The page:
This is a motion to suppress. The question in this case is whether the removal of an automobile seat and door panel pursuant to a search incident to an arrest violates the permissible scope of a search authorized by the Supreme Court in New York v. Belton, 453 U.S. 454, 101 S. Ct. 2860, 69 L. Ed. 2d 768 (1981).
Defendants are the driver and passenger of an automobile which was stopped by a police officer for speeding on the New Jersey Turnpike. The driver was asked for his credentials and while he was searching for them in the glove compartment, the police officer observed a switchblade knife in the compartment in plain view. The police officer thereupon ordered defendants to exit the vehicle and searched them. A search of one defendant revealed a small vial of suspected cocaine. The police officer then placed both defendants under arrest, handcuffed and placed them in the police vehicle. He then commenced a search of the interior of the automobile incidental to the arrest. In the course of the search the police officer pulled the rear seat forward about two feet in order to look underneath, at which time he noticed that a wall panel situated under the arm rest of the automobile appeared to "pop out." The police officer then removed the seat entirely from the automobile, which exposed the entire panel, and pulled away the panel for the chassis. Using his flashlight, the officer made an observation of the area behind the panel and discovered a package in a well between the metal chassis and the frame of the car, which he suspected to be CDS.*fn1
The area in which the drugs were found was not accessible without the seat first being removed and the wall panel pulled outward.
Defendant contends that the search exceeded the permissible scope authorized in Belton. In Belton, the Supreme Court delineated the permissible area of an automobile that could be searched incident to a lawful arrest and the rationale for that holding.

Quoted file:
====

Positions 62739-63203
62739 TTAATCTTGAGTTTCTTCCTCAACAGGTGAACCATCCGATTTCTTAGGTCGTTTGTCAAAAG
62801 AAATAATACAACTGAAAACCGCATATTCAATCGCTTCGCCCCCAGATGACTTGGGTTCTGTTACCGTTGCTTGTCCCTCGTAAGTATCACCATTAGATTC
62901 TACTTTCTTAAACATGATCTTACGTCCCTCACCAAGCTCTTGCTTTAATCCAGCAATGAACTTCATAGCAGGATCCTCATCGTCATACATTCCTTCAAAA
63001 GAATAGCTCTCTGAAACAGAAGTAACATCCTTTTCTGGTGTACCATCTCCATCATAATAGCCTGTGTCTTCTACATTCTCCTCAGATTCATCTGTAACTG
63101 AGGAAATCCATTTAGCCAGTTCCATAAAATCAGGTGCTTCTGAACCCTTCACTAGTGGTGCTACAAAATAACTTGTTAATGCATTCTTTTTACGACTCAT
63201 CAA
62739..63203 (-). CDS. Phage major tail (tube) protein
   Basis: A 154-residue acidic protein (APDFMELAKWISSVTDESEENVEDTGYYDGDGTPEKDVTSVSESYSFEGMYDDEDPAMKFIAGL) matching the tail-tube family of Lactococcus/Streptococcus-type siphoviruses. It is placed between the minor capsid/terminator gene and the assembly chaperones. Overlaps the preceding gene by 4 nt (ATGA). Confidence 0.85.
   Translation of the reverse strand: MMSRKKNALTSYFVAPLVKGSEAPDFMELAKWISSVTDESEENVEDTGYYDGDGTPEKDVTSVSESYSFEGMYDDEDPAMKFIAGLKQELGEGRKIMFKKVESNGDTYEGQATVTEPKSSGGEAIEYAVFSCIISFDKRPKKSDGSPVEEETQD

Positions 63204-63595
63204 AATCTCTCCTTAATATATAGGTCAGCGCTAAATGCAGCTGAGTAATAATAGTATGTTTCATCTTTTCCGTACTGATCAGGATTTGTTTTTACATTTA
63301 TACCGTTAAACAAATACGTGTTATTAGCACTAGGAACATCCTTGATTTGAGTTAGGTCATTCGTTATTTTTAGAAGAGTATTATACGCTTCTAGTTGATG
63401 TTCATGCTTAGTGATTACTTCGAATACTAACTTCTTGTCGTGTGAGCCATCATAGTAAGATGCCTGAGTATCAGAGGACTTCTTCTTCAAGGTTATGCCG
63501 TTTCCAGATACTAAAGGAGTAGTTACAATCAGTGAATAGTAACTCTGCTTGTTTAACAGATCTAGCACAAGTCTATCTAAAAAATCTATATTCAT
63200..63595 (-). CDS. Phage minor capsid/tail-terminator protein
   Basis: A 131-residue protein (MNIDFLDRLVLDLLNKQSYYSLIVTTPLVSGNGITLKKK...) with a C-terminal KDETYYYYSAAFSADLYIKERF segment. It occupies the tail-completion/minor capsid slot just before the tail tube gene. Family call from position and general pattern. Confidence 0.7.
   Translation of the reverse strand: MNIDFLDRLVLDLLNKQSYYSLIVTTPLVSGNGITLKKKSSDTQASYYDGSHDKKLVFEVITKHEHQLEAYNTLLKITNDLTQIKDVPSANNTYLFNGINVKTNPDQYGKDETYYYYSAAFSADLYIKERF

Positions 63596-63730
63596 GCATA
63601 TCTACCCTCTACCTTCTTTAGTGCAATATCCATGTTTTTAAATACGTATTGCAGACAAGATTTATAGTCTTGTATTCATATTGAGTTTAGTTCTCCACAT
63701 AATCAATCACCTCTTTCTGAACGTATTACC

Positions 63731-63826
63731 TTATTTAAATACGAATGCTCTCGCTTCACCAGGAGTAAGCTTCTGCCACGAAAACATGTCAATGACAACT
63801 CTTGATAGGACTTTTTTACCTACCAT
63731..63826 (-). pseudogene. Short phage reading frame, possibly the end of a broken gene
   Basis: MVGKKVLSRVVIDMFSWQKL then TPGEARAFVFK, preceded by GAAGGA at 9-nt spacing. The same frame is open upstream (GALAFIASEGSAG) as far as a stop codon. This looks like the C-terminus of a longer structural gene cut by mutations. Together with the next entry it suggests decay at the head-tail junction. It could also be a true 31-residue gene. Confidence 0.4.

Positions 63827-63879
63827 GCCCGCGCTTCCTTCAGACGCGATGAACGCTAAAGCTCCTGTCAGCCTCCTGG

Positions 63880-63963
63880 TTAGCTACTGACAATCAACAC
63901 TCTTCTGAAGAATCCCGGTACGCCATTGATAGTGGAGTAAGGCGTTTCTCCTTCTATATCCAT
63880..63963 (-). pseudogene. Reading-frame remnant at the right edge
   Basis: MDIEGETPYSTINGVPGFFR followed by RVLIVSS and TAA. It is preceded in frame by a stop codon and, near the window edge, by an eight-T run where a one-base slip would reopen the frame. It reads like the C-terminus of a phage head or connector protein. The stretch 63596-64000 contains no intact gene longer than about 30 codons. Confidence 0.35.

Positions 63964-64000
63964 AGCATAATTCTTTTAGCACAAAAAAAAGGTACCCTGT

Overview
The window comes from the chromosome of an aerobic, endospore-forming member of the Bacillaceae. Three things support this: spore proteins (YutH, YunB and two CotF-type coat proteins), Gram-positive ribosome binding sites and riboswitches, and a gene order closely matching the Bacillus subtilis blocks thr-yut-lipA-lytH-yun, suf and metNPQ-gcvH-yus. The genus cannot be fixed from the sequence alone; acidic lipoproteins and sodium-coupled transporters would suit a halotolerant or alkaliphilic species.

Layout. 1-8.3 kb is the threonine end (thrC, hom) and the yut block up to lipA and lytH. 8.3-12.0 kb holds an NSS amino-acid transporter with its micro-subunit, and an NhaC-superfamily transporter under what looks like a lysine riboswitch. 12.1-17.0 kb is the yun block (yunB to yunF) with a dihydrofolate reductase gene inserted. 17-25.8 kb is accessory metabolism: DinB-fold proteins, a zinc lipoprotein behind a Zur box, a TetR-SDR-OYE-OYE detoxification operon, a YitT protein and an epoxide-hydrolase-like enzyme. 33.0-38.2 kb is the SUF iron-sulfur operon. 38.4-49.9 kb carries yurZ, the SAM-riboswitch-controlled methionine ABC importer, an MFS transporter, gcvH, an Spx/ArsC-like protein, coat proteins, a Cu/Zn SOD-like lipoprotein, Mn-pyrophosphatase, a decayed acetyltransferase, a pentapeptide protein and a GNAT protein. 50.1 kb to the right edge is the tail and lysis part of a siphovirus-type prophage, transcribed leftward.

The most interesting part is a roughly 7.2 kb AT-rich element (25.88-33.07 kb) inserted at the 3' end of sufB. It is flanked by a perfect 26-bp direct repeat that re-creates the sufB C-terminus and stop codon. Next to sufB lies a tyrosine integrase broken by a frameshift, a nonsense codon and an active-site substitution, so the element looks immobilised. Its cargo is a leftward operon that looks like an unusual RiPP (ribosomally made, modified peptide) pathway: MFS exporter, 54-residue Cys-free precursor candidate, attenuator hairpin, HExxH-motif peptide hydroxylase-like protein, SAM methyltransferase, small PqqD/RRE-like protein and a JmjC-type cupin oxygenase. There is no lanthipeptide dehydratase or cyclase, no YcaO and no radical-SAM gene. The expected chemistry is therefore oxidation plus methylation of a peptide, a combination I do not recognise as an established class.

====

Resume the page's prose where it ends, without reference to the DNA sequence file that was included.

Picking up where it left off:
While the Chimel [ v. California, 395 U.S. 752, 89 S. Ct. 2034, 23 L. Ed. 2d 685 case established that a search incident to an arrest may not stray beyond the area within the immediate control of the arrestee, courts have found no workable definition of "the area within the immediate control of the arrestee" when that area arguably includes the interior of an automobile and the arrestee is its recent occupant. Our reading of the cases suggests the generalization that articles inside the relatively narrow compass of the passenger compartment of an automobile are in fact generally, if not inevitably, within "the area into which an arrestee might reach in order to grab a weapon or evidentiary ite[m]." [Citation omitted] In order to establish the workable rule this category of cases requires, we read Chimel's definition of the limits of the area that may be searched in light of that generalization. Accordingly, we hold that when a policeman has made a lawful custodial arrest of the occupant of an automobile, he may, as a contemporaneous incident of that arrest, search the passenger compartment of that automobile.*fn2 [453 U.S. at 460, 101 S. Ct. at 2864; footnote omitted]
There is no doubt that under Belton, those areas that are readily accessible to a passenger in the compartment area of an automobile are included within the scope of the permissible search. Thus, the front and rear seats of an automobile, U.S. v. Enriquez, 675 F.2d 98 (5 Cir.1982), the floor area including under the floor mats, Thomas v. State, 415 So. 2d 1246 (Ala.Crim.App.1982), the glove compartment, State v. Bell, 195 N.J. Super. 49, 58-59 (App.Div.1984), an ashtray, Russell v. State,
644 S.W. 2d 554 (Tex.Crim.App.1982), the hatchback area of an automobile, U.S. v. Russell, 670 F.2d 323 (D.C.Cir.1982), and any closed containers that could be opened with a minimum effort, State v. Evans, 181 N.J. Super. 455 (App.Div.1981); State v. Kearny, 183 N.J. Super. 13 (App.Div.1981), are all included in the area that is permitted to be searched. The specific question that is presented in this case is whether those areas of the automobile passenger compartment which are not readily accessible to a passenger are similarly encompassed in the court's opinion.
There does not appear to be any cases which address this precise issue. The commentaries are helpful.
In his treatise on searches and seizures, Professor LaFave suggests that for the purposes of the Belton rule, a passenger compartment includes "all space reachable without exiting the vehicle, without regard to the likelihood in the particular case that such a reaching was possible." LaFave pointedly distinguishes these accessible areas from areas that would require some dismantling of the vehicle, such as a door panel interior or other places to which there is "virtually no chance an arrestee would have acquired access." 2 LaFave, Search and Seizure: A Treatise on the Fourth Amendment, § 7.1 at 218-219 and n. 46.19 (Supp.1986).
In another commentary analyzing Belton, the author reaches the conclusion that the permissible scope of the search authorized by the Supreme Court excludes not only the trunk of the automobile, but also any locked containers located within the passenger compartment of the vehicle. He, therefore, reasons that any areas of the passenger compartment which ...